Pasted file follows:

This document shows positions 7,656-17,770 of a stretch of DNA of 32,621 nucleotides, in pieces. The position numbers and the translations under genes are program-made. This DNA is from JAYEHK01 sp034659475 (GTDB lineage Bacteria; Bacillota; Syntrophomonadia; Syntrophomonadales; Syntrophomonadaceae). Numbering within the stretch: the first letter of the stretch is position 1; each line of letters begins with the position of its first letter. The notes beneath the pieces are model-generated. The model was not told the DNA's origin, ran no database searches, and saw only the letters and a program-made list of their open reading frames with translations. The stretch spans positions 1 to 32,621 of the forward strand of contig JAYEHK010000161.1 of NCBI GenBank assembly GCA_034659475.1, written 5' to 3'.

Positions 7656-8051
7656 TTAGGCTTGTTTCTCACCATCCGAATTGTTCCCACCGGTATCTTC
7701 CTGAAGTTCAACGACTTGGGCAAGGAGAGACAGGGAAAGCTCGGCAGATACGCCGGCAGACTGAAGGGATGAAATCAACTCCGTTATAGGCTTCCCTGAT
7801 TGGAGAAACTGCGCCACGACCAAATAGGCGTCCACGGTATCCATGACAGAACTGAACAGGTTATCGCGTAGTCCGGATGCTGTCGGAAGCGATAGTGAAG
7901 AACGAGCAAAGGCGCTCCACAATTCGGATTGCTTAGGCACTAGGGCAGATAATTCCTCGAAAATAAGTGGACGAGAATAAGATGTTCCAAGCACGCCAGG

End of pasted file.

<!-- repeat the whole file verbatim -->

This document shows positions 7,656-17,770 of a stretch of DNA of 32,621 nucleotides, in pieces. The position numbers and the translations under genes are program-made. This DNA is from JAYEHK01 sp034659475 (GTDB lineage Bacteria; Bacillota; Syntrophomonadia; Syntrophomonadales; Syntrophomonadaceae). Numbering within the stretch: the first letter of the stretch is position 1; each line of letters begins with the position of its first letter. The notes beneath the pieces are model-generated. The model was not told the DNA's origin, ran no database searches, and saw only the letters and a program-made list of their open reading frames with translations. The stretch spans positions 1 to 32,621 of the forward strand of contig JAYEHK010000161.1 of NCBI GenBank assembly GCA_034659475.1, written 5' to 3'.

Positions 7656-8051
7656 TTAGGCTTGTTTCTCACCATCCGAATTGTTCCCACCGGTATCTTC
7701 CTGAAGTTCAACGACTTGGGCAAGGAGAGACAGGGAAAGCTCGGCAGATACGCCGGCAGACTGAAGGGATGAAATCAACTCCGTTATAGGCTTCCCTGAT
7801 TGGAGAAACTGCGCCACGACCAAATAGGCGTCCACGGTATCCATGACAGAACTGAACAGGTTATCGCGTAGTCCGGATGCTGTCGGAAGCGATAGTGAAG
7901 AACGAGCAAAGGCGCTCCACAATTCGGATTGCTTAGGCACTAGGGCAGATAATTCCTCGAAAATAAGTGGACGAGAATAAGATGTTCCAAGCACGCCAGG